(360e) Triptane Production in a Pilot Reactor: Opportunities and Challenges in Scaling High Octane Gasoline Technology Beyond the Bench

Hensley, J. E., National Renewable Energy Laboratory
Ruddy, D. A., National Renewable Energy Laboratory
Marie-Rose, S., Enerkem
Christensen, E., National Renewable Energy Laboratory
Luecke, J., National Renewable Energy Laboratory
Nash, C., National Renewable Energy Laboratory
Schaidle, J. A., National Renewable Energy Laboratory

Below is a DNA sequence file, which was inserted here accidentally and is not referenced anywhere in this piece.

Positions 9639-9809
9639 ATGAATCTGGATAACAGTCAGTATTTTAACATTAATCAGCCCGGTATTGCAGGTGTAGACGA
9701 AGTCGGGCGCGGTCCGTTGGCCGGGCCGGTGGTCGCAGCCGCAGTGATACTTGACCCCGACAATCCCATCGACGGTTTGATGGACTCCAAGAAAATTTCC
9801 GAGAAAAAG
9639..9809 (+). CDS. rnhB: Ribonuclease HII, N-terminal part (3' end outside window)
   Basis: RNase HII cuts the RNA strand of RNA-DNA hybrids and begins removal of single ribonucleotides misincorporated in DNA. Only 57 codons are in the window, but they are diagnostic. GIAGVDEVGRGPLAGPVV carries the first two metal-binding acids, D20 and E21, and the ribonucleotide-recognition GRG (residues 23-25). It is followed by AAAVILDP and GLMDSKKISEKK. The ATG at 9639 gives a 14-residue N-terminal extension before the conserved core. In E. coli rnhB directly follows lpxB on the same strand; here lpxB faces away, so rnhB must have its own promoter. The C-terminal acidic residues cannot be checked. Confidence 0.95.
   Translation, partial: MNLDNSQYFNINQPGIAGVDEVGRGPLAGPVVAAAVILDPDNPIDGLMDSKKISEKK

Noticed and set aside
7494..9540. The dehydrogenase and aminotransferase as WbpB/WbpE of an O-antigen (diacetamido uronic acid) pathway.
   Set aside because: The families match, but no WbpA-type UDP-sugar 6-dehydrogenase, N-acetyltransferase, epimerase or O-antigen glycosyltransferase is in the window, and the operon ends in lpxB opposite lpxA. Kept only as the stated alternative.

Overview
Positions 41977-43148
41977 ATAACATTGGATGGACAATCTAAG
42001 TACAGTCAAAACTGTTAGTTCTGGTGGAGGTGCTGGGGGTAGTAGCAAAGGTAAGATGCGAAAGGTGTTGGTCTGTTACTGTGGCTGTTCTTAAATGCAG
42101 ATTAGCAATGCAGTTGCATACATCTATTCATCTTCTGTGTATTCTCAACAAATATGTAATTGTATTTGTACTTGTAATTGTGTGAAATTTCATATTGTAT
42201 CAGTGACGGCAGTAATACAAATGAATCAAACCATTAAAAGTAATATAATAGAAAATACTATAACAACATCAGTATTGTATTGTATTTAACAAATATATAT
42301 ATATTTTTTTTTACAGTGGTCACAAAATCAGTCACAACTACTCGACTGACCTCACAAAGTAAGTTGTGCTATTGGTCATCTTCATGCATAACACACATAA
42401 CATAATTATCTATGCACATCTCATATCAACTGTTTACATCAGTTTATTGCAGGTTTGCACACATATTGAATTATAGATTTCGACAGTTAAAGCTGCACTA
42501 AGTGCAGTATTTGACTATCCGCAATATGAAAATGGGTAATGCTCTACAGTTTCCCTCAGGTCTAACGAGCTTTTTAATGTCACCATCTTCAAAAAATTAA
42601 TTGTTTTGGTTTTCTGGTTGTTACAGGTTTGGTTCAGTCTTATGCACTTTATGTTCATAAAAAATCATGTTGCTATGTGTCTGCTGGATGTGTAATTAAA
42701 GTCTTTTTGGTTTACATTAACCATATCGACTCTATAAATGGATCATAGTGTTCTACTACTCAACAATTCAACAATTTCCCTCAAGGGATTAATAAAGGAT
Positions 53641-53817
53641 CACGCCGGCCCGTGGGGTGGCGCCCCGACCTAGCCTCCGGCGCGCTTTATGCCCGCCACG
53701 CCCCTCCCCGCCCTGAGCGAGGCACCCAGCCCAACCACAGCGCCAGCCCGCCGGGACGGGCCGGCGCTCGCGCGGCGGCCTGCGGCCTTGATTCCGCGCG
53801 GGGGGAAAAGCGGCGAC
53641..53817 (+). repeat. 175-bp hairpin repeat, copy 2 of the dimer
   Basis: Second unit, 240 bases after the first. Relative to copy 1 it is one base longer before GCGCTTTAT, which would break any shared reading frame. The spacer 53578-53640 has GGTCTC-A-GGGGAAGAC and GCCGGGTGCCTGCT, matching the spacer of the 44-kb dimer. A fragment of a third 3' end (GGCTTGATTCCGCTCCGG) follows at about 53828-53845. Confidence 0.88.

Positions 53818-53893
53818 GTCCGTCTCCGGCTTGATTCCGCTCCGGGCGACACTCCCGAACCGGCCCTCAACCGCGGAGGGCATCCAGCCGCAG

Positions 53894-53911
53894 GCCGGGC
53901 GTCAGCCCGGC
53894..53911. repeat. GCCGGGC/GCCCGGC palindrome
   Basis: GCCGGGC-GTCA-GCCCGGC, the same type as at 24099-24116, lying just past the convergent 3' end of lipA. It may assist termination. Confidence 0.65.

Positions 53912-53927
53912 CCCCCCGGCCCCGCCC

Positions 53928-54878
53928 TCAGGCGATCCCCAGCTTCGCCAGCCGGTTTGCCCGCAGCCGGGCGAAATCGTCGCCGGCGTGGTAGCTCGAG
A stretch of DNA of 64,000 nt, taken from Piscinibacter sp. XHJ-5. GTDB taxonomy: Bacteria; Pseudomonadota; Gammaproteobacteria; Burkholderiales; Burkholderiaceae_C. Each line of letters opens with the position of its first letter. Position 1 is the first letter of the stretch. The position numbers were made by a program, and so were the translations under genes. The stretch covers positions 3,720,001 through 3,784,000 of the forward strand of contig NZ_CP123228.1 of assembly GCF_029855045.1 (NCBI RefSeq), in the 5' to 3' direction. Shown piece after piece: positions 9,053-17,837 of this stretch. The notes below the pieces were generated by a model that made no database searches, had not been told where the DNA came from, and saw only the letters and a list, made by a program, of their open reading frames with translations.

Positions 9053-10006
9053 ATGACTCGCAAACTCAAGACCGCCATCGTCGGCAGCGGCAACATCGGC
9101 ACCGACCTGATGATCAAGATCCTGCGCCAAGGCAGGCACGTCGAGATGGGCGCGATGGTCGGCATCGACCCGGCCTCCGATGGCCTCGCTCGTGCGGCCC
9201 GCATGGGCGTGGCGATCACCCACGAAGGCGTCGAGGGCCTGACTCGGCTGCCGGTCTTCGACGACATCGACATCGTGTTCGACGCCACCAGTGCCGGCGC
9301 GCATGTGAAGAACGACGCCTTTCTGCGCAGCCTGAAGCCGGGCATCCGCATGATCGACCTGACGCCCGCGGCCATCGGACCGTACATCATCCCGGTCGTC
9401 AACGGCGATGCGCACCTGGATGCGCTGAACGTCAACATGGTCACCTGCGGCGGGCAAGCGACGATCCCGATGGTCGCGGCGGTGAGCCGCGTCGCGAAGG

The homologation of dimethyl ether (DME) over catalysts like copper on beta zeolite (Cu/BEA) opens a potential new market for bio-gas, bio-methanol, methanol, and natural gas by enabling the production of non-aromatic high-octane gasoline blendstocks like 2,2,3-trimethylbutane (triptane, research octane value 112), for which there is significant demand. Process and economic models suggest that the yield of high-octane paraffins is a key driver of market viability for this process. A decade of laboratory research has elucidated reaction mechanisms, kinetics, optimal operating conditions, preferred catalyst formulations, and methods to improve catalyst lifetime and selectivity to triptane. This bench-scale data is insufficient to inform decisions to commercialize the technology, however, because liquid fuel can only be produced in milliliter quantities – far from the quarts and gallons required for industry-standard (ASTM) testing and validation. Furthermore, the catalysts’ performance in the presence of impure feed streams and process-scale hydrodynamics must be understood. We have recently conducted pilot-scale studies of triptane production over Cu/BEA, starting with bio-methanol, to produce gallons of high-octane isoparaffinic fuel. In this presentation, we will highlight some of our successes and learnings from increasing the size of our catalytic reactor by 1000x. In addition, we will discuss some of the unexpected impacts to fuel composition and will show data for several performance metrics of gasoline prepared by blending conventional gasoline with our high-octane product. Finally, we will comment on the next steps for this technology.